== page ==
The art gallery at The Potteries Museum & Art Gallery grew out of a bequest from Dr John Russell, OBE in 1927 who had attached a condition that the Corporation of Stoke-on-Trent ‘provide a building or part of a building to be set apart for the reception and storage of pictures and to be maintained as an Art Gallery’. Also at this time the City Museum Service had an art sub-committee that had been collecting contemporary art for a number of years in order to inspire artists working in the ceramics industry. Amongst the first works they purchased in 1926 were Girl in White by Dod Procter and The Lilac Dress by Philip Connard. The Russell bequest enabled this collection to develop further.
Another early purchase was Miss Edith Evans in a Restoration Comedy by Ethel Leontine Gabain. Gabain was a member of the Senefelder Club, a little known group of artists led by artist and teacher F. E. Jackson, and the artists A. S. Hartrick, John Copley, Joseph Pennell, Lily Blatherwick and Gabain, which formed to promote lithography as an artform. Most British artists active during the 1920s and 1930s exhibited or were associated with the Club who also exhibited at the 1912 Venice Biennale. The Museum has many works by this group in its outstanding print collection.
Throughout the 1920s and 1930s the Museum was actively collecting work by contemporary artists and held many exhibitions featuring work by the leading artists of the day. These exhibitions were widely supported and attracted attention from eminent art figures based in London including the art historian and co-founder of The Courtauld Institute of Art, Sir Robert Witt, CBE. Many of the paintings in the collection have hidden stories and intriguing facts behind them.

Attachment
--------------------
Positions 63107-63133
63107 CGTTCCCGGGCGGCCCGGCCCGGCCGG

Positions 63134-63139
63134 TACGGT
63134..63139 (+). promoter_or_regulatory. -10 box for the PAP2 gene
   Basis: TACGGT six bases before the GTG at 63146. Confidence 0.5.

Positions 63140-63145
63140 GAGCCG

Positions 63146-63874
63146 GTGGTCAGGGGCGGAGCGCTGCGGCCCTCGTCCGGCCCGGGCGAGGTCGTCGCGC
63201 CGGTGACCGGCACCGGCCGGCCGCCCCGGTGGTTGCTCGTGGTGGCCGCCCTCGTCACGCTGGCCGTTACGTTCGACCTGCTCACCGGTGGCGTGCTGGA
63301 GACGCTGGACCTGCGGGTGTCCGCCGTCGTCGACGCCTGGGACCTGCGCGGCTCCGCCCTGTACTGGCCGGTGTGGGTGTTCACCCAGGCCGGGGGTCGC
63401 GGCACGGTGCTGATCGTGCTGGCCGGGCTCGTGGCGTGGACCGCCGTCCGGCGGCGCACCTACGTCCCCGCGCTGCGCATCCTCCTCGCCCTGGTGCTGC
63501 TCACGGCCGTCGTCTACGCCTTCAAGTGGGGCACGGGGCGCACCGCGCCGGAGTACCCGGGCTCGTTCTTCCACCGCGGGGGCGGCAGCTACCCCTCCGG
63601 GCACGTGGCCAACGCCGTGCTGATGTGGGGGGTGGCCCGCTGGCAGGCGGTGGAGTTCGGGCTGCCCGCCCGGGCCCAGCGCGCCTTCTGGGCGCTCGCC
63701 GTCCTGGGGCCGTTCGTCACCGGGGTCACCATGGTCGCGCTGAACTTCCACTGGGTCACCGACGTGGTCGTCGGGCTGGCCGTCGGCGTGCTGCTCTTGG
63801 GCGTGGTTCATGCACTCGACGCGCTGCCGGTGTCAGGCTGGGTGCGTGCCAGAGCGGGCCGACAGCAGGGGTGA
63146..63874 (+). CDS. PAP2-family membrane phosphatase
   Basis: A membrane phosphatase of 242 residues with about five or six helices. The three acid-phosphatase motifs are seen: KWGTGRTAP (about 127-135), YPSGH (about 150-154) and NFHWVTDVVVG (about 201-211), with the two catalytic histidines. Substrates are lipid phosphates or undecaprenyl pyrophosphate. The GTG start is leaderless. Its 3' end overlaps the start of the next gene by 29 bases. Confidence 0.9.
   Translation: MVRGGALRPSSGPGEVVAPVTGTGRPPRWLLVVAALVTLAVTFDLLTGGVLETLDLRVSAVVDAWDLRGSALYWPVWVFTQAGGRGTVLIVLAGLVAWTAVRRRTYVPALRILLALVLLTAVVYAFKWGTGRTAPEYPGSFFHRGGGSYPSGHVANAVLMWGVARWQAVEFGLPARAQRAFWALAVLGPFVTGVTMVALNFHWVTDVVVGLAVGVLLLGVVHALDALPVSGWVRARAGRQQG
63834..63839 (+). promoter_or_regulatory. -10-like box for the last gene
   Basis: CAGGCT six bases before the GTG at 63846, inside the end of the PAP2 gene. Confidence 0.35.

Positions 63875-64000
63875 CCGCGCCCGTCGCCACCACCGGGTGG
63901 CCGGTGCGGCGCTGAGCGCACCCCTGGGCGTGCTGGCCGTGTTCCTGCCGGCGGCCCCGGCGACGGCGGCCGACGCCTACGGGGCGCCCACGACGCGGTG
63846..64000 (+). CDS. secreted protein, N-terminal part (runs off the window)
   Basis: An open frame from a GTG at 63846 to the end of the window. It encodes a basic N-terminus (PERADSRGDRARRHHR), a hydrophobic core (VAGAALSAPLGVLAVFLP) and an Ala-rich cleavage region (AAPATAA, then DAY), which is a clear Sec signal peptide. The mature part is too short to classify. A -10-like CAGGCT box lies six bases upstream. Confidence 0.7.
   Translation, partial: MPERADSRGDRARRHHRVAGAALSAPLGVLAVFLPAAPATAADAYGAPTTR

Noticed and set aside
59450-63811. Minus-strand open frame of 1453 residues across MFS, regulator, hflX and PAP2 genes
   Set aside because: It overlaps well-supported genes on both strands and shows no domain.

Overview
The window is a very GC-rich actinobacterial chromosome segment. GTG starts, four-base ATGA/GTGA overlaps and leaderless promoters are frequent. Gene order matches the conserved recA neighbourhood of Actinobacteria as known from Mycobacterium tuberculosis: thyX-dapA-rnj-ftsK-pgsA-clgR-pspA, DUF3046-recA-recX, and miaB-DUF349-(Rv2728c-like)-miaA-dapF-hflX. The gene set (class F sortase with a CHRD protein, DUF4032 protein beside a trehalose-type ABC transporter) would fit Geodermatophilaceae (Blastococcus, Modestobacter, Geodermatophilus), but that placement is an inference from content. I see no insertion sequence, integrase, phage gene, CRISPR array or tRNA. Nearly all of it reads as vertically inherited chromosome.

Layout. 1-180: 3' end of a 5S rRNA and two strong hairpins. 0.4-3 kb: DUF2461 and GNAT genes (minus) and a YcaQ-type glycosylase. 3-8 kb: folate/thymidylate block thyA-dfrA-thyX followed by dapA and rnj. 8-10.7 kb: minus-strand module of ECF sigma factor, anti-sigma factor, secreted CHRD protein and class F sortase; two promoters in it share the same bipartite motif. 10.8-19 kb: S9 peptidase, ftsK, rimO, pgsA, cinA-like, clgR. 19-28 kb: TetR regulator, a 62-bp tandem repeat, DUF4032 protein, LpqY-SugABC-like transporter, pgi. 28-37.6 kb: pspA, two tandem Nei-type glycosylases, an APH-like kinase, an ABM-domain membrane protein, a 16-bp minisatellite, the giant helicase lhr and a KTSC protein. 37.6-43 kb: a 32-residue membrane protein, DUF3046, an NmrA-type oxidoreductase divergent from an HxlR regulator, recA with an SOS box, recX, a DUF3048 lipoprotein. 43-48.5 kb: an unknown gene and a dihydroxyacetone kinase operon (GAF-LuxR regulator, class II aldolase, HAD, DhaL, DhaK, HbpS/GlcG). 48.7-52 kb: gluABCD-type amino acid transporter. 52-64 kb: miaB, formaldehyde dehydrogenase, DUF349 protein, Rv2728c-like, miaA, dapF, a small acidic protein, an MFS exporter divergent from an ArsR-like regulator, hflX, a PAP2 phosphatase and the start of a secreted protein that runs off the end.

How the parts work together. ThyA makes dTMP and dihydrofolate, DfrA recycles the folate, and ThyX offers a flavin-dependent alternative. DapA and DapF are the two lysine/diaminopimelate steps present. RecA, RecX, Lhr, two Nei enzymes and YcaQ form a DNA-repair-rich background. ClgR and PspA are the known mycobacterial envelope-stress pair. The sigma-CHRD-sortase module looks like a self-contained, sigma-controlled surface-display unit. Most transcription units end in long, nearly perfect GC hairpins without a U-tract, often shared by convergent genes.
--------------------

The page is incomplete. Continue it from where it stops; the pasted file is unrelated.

Brotherhood of Man by John Collier shows a group of anarchists meeting to review a bomb invented by one of the group. The posters in the background are based on actual Bolshevik designs that were confiscated by Scotland Yard and, at the time Collier was painting, held in the British Museum. The figure holding the bomb is Charles Robert Chisman who founded the Art Exhibition Bureau that circulated works by living artists to provincial museums. The organisation acted as secretaries to many painters including John Collier. It was through this connection that Collier asked Chisman to pose as the anarchist. Chisman, or parts of Chisman, appear in other paintings, such as Eamon de Valera by Sir John Lavery, held by Dublin Art Gallery. His hands also appear in a portrait of Briton Rivière and his legs in the portrait of Sir Thomas Jackson, both by Sir Hubert von Herkomer, which have been exhibited at the Royal Academy.
Jean Milton, Exhibitions & Interpretation Officer, The Potteries Museum & Art Gallery